Those of you not familiar with the latest on Speech Therapy now have at least a basic understanding. But there’s more to come.

Fingerspelling

This is where the fingers of the hand assume 26 different positions. These 26 positions symbolize the 26 letters of the English alphabet. The combinations of these positions enable the formation of words or sentences.

Cued Speech

This is a one-handed supplement to lip-reading and is often used to clarify the nebulous phonemes that have been detected through lip-reading.

Paget Gorman Systematic Sign Language

This is a system devised by Sir Richard Paget and is used to give a grammatical representation of the spoken English language. It utilizes constructed signs and hand positions that differ form those used in the Britain Sign Language.

Signs Supporting English

This is composed of signs for keywords that would assist oral communication and used at appropriate times during utterances.

Auditory-Verbal Therapy

On the other hand, an even bigger number of people believe that language should be taught to nonverbal individuals so that they might actually be able to produce their own utterances. One of the most noteworthy methods in developing spoken language in nonverbal children is through the Auditory-Verbal Therapy.

The primary goal of the Auditory-Verbal Therapy is to maximize the child’s residual hearing so that audition might be fully integrated to his/her personality and that he/she may be able to participate in the hearing society. Another goal would be to make mainstreaming a reasonable option in the future. Thus, suggesting that the child is as capable as any hearing child in a normal educational environment.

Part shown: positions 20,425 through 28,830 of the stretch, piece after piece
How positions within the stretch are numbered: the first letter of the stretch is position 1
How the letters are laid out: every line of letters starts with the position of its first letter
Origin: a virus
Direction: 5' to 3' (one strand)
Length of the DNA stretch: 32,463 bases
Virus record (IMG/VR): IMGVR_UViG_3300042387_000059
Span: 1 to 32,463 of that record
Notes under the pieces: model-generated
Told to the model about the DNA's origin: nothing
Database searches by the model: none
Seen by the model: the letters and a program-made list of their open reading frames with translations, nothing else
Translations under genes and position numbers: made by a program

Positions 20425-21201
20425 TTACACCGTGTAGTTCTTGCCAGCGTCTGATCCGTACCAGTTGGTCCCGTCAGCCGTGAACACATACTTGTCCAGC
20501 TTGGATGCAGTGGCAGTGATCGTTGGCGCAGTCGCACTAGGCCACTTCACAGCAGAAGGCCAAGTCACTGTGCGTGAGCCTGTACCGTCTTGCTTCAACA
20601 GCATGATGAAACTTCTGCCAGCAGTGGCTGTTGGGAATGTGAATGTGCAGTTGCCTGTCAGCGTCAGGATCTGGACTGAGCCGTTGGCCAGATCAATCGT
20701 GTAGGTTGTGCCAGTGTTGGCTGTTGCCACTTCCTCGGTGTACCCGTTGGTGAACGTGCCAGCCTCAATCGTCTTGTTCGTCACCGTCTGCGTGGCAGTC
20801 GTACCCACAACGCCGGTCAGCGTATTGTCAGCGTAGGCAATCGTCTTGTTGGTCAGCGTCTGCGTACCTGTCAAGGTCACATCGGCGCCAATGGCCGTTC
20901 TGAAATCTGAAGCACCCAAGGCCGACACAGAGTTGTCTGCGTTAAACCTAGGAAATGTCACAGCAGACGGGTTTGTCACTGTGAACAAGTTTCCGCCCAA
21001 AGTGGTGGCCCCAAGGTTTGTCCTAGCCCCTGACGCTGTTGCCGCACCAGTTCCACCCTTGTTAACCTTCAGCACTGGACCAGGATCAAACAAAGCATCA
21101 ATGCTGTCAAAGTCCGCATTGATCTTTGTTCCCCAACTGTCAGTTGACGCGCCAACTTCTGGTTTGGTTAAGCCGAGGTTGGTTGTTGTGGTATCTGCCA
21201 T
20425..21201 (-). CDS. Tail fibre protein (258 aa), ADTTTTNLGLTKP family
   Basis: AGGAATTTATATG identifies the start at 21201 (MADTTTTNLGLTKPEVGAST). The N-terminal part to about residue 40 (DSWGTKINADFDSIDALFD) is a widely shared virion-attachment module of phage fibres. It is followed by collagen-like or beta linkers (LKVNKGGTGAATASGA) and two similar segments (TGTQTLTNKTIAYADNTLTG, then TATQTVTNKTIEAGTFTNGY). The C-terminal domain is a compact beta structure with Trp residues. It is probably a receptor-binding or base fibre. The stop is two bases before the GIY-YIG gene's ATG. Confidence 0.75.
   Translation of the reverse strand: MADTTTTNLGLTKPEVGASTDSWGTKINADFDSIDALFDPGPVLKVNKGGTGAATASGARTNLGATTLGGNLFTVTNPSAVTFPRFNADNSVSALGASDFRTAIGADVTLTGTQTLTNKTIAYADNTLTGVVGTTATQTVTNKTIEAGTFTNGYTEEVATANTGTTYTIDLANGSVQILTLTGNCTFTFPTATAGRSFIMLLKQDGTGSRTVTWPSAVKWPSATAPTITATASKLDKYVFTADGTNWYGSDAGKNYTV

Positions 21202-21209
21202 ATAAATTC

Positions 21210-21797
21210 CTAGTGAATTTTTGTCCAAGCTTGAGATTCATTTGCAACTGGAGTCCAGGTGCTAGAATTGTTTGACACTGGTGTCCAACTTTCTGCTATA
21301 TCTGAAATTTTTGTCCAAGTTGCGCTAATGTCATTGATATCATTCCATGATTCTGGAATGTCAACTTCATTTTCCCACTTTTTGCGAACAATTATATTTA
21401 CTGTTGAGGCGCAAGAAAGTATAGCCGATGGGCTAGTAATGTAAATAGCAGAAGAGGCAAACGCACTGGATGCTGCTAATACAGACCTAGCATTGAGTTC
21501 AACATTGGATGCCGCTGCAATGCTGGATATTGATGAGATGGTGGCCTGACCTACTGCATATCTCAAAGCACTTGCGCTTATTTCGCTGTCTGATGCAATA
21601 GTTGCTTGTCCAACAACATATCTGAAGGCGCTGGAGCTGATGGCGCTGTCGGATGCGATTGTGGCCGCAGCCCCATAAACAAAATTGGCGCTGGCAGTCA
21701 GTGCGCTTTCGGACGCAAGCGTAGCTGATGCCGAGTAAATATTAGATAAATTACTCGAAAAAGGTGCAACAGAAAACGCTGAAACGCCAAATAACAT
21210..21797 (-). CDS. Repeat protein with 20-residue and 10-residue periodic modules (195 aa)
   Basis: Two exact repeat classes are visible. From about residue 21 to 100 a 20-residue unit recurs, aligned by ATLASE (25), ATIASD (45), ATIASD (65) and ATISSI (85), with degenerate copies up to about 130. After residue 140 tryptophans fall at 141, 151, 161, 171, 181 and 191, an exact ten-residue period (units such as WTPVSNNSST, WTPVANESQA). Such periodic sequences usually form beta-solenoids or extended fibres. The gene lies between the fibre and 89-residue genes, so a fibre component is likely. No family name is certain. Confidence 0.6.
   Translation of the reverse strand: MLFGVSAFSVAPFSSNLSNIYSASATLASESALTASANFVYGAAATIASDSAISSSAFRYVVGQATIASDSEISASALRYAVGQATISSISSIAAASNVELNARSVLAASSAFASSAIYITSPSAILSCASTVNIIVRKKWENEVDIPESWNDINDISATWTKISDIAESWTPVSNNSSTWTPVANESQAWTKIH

The general premise of the Auditory-Verbal Therapy is to focus on the Auditory Approach where the hearing-impaired child would be given instructions to listen and not to lip-read or sign. This way, the child would be capitalizing on his residual hearing and it would be easy for him to learn auditory skills since he would not be relying on signed speech.

About the Author
By Anders Eriksson, feel free to visit his top ranked GVO affiliate site: GVO

The field of speech and language therapy is somewhat a vague body of knowledge that only a few people understand. What most people don’t know is that there is a difference between speech therapy as a whole and language therapy. Although the term ?speech and language’ therapy is widely used, since speech and language problems coexist most of the time.

Differentiating Speech And Language Therapy

The truth of the matter is, that speech therapy and language therapy differ in some key areas. First off, they differ on the problems that they are targeting. The techniques and activities used during therapy are also different. Although there are times that these activities are done simultaneously, to target two problems at a time.

Speech Therapy

Speech therapy is done to treat speech problems. Such speech problems deal with how or the manner a person speaks. These speech problems are categorized into three general kinds. First, is voice or resonation disorders. Second, is articulation disorders. And, lastly, fluency disorders.

Voice disorders mainly deals on problems with the voice box or the larynx itself. These may be due to physiological malfunction, anatomical differences, fatigue, or neurological problems. Some voice disorders present problems in pitch, volume, and tone. The presence of breathy, raspy, nasal and weak voice is viable too.